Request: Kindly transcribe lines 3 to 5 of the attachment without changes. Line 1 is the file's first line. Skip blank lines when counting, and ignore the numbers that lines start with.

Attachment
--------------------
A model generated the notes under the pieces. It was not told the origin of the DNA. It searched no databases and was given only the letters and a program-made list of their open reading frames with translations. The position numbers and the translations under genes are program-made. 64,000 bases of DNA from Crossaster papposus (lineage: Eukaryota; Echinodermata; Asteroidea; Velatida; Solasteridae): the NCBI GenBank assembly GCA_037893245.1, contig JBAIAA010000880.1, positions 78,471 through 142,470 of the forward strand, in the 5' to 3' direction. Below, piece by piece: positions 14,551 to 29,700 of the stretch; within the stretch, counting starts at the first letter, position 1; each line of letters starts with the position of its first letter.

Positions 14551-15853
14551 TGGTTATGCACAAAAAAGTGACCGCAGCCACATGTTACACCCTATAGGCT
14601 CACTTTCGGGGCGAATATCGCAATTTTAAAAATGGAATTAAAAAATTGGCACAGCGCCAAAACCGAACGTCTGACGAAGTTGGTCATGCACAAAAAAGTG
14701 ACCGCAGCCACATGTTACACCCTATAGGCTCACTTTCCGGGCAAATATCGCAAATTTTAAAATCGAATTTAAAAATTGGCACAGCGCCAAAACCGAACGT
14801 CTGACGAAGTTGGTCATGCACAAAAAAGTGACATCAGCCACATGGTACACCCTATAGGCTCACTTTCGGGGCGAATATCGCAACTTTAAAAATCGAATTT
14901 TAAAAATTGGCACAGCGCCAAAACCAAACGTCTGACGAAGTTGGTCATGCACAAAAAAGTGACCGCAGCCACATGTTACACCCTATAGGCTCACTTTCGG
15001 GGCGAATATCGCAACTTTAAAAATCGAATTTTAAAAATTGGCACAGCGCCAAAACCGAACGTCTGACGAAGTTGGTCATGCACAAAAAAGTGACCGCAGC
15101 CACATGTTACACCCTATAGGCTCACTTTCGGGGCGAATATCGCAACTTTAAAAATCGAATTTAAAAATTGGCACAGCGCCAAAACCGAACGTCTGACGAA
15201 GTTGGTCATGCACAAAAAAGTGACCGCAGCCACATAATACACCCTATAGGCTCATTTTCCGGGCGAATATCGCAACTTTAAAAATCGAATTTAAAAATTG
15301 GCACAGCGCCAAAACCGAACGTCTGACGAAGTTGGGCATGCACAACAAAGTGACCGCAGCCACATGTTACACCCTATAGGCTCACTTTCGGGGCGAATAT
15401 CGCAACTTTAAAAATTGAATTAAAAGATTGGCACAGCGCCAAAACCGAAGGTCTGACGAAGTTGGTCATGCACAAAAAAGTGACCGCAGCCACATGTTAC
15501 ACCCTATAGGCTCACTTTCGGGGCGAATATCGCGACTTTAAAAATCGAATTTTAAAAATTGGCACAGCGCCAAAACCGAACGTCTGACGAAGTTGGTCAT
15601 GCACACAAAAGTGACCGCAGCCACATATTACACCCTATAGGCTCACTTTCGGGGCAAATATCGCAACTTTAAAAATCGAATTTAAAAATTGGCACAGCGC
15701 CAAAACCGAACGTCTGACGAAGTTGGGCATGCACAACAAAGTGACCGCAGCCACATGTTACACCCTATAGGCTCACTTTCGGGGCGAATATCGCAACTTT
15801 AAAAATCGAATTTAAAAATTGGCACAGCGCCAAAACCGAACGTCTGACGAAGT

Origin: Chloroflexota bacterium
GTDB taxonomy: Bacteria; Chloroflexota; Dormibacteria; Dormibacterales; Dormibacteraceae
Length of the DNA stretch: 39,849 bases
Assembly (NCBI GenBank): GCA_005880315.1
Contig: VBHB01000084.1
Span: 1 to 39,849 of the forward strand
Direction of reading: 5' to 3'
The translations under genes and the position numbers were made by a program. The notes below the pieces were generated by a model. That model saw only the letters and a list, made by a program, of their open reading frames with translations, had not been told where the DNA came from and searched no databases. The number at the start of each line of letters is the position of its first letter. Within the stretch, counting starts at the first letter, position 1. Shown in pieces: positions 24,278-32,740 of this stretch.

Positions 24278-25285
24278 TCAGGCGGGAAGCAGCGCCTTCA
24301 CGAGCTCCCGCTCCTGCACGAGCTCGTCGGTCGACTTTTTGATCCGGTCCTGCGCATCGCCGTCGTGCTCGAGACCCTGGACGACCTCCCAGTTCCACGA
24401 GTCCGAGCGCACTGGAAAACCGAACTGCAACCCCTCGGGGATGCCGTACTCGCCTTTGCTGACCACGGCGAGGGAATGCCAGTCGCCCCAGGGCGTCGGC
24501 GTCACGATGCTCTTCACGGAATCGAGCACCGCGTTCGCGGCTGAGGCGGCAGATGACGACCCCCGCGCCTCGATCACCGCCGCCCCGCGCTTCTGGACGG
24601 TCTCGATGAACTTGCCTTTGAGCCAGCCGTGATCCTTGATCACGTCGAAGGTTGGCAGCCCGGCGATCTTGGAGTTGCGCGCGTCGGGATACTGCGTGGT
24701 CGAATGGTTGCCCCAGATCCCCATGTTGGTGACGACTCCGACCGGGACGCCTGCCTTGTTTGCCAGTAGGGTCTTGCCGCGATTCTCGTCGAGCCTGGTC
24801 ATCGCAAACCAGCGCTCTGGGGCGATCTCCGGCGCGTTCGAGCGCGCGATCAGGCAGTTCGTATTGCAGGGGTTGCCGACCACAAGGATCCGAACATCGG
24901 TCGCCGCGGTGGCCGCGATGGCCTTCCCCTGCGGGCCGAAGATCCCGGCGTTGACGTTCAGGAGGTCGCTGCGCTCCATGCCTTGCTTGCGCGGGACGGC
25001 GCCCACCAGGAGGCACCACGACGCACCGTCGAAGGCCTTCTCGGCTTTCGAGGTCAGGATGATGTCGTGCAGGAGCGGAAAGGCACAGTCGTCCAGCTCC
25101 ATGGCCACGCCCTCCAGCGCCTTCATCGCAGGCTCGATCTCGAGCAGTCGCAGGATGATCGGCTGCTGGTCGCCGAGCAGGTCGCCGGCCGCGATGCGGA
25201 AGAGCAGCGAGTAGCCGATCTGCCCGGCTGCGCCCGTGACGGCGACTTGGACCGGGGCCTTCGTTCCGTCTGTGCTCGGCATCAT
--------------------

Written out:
14551 TGGTTATGCACAAAAAAGTGACCGCAGCCACATGTTACACCCTATAGGCT
14601 CACTTTCGGGGCGAATATCGCAATTTTAAAAATGGAATTAAAAAATTGGCACAGCGCCAAAACCGAACGTCTGACGAAGTTGGTCATGCACAAAAAAGTG
14701 ACCGCAGCCACATGTTACACCCTATAGGCTCACTTTCCGGGCAAATATCGCAAATTTTAAAATCGAATTTAAAAATTGGCACAGCGCCAAAACCGAACGT